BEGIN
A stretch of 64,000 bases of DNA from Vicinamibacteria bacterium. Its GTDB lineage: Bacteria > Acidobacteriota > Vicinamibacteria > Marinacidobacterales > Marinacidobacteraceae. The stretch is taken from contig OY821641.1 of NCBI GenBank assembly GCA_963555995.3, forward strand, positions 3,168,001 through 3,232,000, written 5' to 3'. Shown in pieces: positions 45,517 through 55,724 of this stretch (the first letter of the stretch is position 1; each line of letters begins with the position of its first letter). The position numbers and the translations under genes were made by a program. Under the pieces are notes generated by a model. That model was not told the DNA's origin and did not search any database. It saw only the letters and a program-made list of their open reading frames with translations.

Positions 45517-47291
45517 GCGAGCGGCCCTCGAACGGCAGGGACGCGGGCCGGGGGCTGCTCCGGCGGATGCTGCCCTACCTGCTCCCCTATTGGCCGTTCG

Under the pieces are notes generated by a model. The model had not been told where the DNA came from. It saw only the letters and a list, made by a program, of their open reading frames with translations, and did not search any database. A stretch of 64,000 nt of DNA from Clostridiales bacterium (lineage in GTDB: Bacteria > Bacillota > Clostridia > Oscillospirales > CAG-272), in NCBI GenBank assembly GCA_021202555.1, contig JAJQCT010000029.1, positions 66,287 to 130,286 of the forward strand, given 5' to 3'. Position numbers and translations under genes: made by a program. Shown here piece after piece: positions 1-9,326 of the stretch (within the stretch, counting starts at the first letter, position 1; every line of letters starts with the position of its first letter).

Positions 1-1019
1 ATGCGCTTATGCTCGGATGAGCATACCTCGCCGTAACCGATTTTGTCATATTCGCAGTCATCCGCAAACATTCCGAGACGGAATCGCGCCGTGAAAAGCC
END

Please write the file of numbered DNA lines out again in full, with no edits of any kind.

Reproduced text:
A stretch of 64,000 bases of DNA from Vicinamibacteria bacterium. Its GTDB lineage: Bacteria > Acidobacteriota > Vicinamibacteria > Marinacidobacterales > Marinacidobacteraceae. The stretch is taken from contig OY821641.1 of NCBI GenBank assembly GCA_963555995.3, forward strand, positions 3,168,001 through 3,232,000, written 5' to 3'. Shown in pieces: positions 45,517 through 55,724 of this stretch (the first letter of the stretch is position 1; each line of letters begins with the position of its first letter). The position numbers and the translations under genes were made by a program. Under the pieces are notes generated by a model. That model was not told the DNA's origin and did not search any database. It saw only the letters and a program-made list of their open reading frames with translations.

Positions 45517-47291
45517 GCGAGCGGCCCTCGAACGGCAGGGACGCGGGCCGGGGGCTGCTCCGGCGGATGCTGCCCTACCTGCTCCCCTATTGGCCGTTCG

Under the pieces are notes generated by a model. The model had not been told where the DNA came from. It saw only the letters and a list, made by a program, of their open reading frames with translations, and did not search any database. A stretch of 64,000 nt of DNA from Clostridiales bacterium (lineage in GTDB: Bacteria > Bacillota > Clostridia > Oscillospirales > CAG-272), in NCBI GenBank assembly GCA_021202555.1, contig JAJQCT010000029.1, positions 66,287 to 130,286 of the forward strand, given 5' to 3'. Position numbers and translations under genes: made by a program. Shown here piece after piece: positions 1-9,326 of the stretch (within the stretch, counting starts at the first letter, position 1; every line of letters starts with the position of its first letter).

Positions 1-1019
1 ATGCGCTTATGCTCGGATGAGCATACCTCGCCGTAACCGATTTTGTCATATTCGCAGTCATCCGCAAACATTCCGAGACGGAATCGCGCCGTGAAAAGCC